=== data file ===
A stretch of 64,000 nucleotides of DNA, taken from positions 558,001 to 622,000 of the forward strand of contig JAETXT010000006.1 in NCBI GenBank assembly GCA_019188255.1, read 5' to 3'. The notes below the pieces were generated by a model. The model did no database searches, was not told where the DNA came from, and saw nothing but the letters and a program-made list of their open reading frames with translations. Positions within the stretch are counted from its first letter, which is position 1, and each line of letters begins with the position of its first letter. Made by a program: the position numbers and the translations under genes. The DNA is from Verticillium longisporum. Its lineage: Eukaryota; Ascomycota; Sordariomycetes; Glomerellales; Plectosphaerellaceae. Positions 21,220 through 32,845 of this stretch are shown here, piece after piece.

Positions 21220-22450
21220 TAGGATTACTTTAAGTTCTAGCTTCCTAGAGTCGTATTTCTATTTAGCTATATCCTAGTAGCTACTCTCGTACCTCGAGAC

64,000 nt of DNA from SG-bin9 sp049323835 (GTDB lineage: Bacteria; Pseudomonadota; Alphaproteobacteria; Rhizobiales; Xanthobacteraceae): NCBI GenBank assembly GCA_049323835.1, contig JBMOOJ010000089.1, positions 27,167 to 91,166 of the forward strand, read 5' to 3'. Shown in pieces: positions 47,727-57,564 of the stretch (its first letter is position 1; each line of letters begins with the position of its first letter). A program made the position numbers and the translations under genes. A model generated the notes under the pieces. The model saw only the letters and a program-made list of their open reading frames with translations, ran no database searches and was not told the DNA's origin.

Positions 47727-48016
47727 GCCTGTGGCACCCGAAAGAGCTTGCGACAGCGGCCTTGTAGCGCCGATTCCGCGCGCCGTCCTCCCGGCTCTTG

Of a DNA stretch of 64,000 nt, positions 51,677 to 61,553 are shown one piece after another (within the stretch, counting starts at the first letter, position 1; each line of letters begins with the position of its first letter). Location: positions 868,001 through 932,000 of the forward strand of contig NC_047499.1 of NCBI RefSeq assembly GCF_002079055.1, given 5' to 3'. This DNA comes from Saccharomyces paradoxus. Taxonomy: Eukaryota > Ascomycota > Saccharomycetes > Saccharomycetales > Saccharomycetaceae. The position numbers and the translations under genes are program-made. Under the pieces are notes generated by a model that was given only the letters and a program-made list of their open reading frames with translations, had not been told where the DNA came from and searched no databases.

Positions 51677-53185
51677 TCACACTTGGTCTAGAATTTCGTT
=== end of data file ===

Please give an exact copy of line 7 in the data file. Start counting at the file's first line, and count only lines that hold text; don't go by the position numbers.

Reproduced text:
Of a DNA stretch of 64,000 nt, positions 51,677 to 61,553 are shown one piece after another (within the stretch, counting starts at the first letter, position 1; each line of letters begins with the position of its first letter). Location: positions 868,001 through 932,000 of the forward strand of contig NC_047499.1 of NCBI RefSeq assembly GCF_002079055.1, given 5' to 3'. This DNA comes from Saccharomyces paradoxus. Taxonomy: Eukaryota > Ascomycota > Saccharomycetes > Saccharomycetales > Saccharomycetaceae. The position numbers and the translations under genes are program-made. Under the pieces are notes generated by a model that was given only the letters and a program-made list of their open reading frames with translations, had not been told where the DNA came from and searched no databases.